rymenhild: Manuscript page from British Library MS Harley 913 (Default)
Lately I've been doing some research on Robert Graves's beautiful, bizarre, deeply influential monstrosity of attempted anthropological research, The White Goddess. It's quite frustrating, because all the criticism I've found so far fits into three categories:

1. Scholarship that proclaims The White Goddess to be utter trash, bearing no resemblance to actual religious beliefs and practices of early medieval Britain.

2. Scholarship that examines The White Goddess as it relates to Graves's warped personal life.

3. "Scholarship" that assumes The White Goddess is a factual and important account of the true, formerly-neglected Triple Goddess of the Celts.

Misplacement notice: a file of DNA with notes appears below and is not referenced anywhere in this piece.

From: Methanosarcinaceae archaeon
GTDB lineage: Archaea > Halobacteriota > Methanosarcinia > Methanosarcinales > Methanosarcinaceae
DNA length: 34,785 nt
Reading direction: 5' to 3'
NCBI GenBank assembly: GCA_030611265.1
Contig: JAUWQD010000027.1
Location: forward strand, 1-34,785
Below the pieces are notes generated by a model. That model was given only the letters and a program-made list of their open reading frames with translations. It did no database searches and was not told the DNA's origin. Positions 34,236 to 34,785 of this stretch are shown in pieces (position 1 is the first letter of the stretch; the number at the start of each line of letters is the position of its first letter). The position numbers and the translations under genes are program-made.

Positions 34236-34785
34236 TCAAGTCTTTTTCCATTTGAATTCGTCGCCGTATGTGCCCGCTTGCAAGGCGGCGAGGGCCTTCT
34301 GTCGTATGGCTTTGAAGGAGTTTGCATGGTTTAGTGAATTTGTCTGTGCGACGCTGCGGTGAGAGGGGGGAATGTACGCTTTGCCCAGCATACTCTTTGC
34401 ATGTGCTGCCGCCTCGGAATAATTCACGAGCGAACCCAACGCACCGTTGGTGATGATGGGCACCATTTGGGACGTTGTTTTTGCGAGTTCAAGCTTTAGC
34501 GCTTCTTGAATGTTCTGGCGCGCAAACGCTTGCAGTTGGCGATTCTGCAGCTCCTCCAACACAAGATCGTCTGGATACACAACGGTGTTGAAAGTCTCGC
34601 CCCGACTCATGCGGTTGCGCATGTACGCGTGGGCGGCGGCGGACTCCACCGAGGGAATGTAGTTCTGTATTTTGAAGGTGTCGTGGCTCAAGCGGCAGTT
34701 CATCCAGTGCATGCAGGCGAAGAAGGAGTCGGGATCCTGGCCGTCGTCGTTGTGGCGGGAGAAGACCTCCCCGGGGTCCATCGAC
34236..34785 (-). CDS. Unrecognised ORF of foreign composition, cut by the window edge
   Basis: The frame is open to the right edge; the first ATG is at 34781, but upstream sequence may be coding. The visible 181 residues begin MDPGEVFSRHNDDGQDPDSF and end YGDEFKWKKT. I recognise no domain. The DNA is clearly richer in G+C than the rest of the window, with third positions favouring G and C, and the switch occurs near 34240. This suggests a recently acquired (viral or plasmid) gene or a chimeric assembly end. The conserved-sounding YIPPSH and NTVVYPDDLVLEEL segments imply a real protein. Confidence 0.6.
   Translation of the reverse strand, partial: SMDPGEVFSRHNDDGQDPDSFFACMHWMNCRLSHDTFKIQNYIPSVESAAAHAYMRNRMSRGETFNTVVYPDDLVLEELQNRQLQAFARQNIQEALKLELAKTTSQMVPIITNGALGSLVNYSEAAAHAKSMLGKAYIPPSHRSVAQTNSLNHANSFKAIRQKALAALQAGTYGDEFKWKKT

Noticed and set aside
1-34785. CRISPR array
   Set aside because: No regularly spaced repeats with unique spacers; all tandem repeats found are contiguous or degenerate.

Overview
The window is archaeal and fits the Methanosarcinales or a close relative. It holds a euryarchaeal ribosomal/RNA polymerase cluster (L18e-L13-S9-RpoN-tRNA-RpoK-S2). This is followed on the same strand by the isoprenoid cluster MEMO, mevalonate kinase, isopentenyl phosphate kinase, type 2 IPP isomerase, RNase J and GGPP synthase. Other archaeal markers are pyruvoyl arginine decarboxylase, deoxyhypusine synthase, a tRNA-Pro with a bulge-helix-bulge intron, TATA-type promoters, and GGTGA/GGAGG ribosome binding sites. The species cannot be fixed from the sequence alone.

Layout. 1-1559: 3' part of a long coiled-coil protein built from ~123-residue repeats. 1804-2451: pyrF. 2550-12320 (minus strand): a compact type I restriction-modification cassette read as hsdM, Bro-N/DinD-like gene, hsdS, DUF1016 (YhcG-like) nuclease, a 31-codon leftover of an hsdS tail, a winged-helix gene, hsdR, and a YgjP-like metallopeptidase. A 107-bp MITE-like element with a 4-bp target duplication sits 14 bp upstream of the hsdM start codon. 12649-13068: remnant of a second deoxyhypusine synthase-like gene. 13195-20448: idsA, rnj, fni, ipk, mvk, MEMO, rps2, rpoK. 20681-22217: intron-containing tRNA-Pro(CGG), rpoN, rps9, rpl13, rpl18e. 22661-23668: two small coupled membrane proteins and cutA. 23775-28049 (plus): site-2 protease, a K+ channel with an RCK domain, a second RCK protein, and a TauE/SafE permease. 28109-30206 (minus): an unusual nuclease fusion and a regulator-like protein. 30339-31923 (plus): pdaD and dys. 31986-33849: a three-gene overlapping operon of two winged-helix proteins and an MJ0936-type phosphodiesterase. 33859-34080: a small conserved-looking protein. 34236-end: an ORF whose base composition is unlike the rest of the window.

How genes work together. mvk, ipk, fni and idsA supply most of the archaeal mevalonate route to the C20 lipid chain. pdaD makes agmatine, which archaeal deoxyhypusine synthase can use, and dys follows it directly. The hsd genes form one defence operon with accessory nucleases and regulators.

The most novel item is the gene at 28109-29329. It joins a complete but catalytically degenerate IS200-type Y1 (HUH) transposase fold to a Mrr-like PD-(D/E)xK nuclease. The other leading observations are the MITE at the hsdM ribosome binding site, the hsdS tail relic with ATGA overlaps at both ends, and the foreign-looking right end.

I'm looking for, and have not found, work that treats The White Goddess as a fascinating literary invention in its own right, and examines it for its content and, perhaps, its influence on other authors.

Usually, when I find a large hole in current scholarship, it excites me. There's clearly a great deal of research left to be done here, and I can do it. The problem is that I have very different plans for my dissertation. Will not become obsessed with Robert Graves. Will not become obsessed with Robert Graves.

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rymenhild: Manuscript page from British Library MS Harley 913 (Default)
rymenhild

January 2017

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